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Morgan Rowan
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PostSubject: Lots of area for discussion on this one . . .   Thu Jul 30, 2009 7:26 pm

What do you think of this whole article ?

If this mother were your best friend what would you say to her about this whole article ?

Lets get the obvious out of the way - if her son turns out to be gay she will love and support him - step in the right directon - we all see that - but is this the way ? Does the husband have a point ? Are her choices for her son in his best interest.

Its for each of us to decide how to raise our children and I dont know this woman - its just an interesting discussion. If this was your child how would you have handled it ?

Silicon Valley Moms: If Adam Lambert does it, why can't my

* http://www.svmoms.com

This summer, I've been traveling around solo with my children, ages 4 and 8, more often than usual. After flying from the West Coast to the East Coast solo, we decided to spend five nights in a hotel near our former hometown in NJ. I planned the visit last-minute, so the days quickly became jam-packed with lunch and swimming and playdate invitations. To keep things sane, I decided to schedule the middle evening "off" and lured my daughter, Petunia, with the promise of an in-room spa date in the hotel room. Her little brother, Dash, a.k.a. "me too," was happy to comply.

After a stop for spa snacks (M&Ms), we stopped at an Ulta store to pick up supplies for a mani-pedi party. I chose my favorite red (OPI's "I'm Not Really a Waitress"), my daughter chose bright pink ("Shorts Story"), and my son chose bright royal blue ("Blue My Mind"). That's right - my four year-old son wanted to have a mani-pedi too. And I decided to let him, hoping that my husband, the Guv who wouldn't see us for two more days would support that decision.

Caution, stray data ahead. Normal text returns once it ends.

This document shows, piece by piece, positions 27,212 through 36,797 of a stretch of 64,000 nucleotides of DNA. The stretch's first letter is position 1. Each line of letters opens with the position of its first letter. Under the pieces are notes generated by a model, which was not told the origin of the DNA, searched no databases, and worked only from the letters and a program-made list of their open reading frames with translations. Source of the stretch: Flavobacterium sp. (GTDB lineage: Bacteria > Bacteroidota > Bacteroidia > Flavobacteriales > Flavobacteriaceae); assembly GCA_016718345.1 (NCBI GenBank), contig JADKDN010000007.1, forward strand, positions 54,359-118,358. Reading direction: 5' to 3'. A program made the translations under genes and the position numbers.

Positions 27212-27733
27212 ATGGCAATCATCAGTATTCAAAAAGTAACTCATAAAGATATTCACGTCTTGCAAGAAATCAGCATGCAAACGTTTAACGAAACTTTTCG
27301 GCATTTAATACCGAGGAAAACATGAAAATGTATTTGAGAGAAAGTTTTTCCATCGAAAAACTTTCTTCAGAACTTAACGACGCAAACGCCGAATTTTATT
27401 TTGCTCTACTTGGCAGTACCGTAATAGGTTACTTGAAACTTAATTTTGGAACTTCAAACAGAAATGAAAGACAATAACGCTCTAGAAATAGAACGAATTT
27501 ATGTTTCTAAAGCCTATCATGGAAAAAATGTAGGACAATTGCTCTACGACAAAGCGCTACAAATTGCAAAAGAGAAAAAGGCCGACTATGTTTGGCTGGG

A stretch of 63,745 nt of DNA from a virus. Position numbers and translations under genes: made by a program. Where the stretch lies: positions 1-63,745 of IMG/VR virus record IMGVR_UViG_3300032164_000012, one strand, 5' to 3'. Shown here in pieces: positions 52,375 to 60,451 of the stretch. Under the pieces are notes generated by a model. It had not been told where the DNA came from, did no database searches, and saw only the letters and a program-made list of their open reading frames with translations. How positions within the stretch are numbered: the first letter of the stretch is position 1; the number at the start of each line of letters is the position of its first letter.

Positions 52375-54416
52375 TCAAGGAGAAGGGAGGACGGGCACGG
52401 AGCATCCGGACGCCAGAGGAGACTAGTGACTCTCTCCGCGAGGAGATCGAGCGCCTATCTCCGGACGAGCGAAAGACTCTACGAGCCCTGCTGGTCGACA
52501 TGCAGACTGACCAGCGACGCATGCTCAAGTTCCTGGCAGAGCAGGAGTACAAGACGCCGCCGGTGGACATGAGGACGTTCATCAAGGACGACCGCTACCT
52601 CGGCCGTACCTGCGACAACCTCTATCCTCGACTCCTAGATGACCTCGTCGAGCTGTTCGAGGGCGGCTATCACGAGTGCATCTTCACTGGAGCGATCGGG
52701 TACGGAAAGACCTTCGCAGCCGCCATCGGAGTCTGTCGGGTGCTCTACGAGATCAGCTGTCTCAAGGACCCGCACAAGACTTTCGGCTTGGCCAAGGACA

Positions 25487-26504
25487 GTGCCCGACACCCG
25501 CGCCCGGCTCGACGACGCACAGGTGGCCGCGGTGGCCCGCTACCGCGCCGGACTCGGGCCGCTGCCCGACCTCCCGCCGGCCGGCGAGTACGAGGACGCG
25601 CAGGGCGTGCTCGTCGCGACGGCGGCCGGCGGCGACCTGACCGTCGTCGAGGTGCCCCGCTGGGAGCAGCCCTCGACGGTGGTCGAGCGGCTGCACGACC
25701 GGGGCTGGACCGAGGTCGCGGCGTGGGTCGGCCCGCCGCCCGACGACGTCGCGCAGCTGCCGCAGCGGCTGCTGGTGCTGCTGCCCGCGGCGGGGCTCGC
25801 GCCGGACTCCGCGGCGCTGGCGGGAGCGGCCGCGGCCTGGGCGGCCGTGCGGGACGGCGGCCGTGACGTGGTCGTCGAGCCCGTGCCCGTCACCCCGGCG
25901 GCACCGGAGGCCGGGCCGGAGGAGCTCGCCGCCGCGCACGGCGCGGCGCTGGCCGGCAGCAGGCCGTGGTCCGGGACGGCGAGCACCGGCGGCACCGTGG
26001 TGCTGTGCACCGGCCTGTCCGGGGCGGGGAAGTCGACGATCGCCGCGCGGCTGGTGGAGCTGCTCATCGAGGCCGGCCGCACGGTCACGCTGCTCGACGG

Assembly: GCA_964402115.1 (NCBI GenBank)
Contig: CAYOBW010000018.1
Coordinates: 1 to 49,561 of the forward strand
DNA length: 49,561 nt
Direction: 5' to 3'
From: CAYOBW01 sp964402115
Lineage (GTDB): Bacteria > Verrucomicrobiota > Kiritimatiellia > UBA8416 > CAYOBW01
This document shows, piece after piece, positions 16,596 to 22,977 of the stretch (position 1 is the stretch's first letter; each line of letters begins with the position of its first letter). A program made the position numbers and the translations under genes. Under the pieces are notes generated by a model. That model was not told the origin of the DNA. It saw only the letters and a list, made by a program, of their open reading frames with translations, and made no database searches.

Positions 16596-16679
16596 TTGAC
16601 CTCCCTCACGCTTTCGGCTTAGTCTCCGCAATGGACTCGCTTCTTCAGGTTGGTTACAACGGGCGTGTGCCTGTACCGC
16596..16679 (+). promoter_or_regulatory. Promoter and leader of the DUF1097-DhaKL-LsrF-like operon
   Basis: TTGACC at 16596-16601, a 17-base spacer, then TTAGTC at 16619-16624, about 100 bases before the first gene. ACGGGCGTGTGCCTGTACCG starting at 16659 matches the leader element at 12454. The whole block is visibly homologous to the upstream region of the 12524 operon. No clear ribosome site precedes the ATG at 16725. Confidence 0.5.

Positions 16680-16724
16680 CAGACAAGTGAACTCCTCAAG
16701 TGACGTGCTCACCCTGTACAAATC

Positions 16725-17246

Dash was so proud of those blue nails. He showed anyone who would look. At a friend's house the next day, he showed the dad, a tough-guy pilot. I asked, "Do you think the Guv is going to have a problem with that?" And he hemmed and hawed and said, "Depends on how badly he wants to avoid doing battle with you!"

Backing up in time a bit, when Dash started preschool two years ago, he wanted to wear one of his sister's headbands to school every day for the first week. The second day, the teacher pulled me aside and whispered, "Is this something we have to worry about?" I reacted strongly, and so did the Guv Dash was only 2.5 years old, and he wanted a comfort object from his beloved big sister with him throughout his first days of school. He had abandoned the headband by the next week. But in the back of my mind, I wondered... was the teacher's reaction homophobic? Was the "something to worry about" the idea that he might be cross-dressing and would end up gasp gay? I've seen many young boys, especially those with older sisters, try on princess dresses at our new preschool with no raised eyebrows, and my son will play Barbies with his sister anyday. Why do some people freak out about these things, all part of natural exploration? And if my son is gay, aren't we past the time when we think it's because I let him play with Barbies and paint his nails?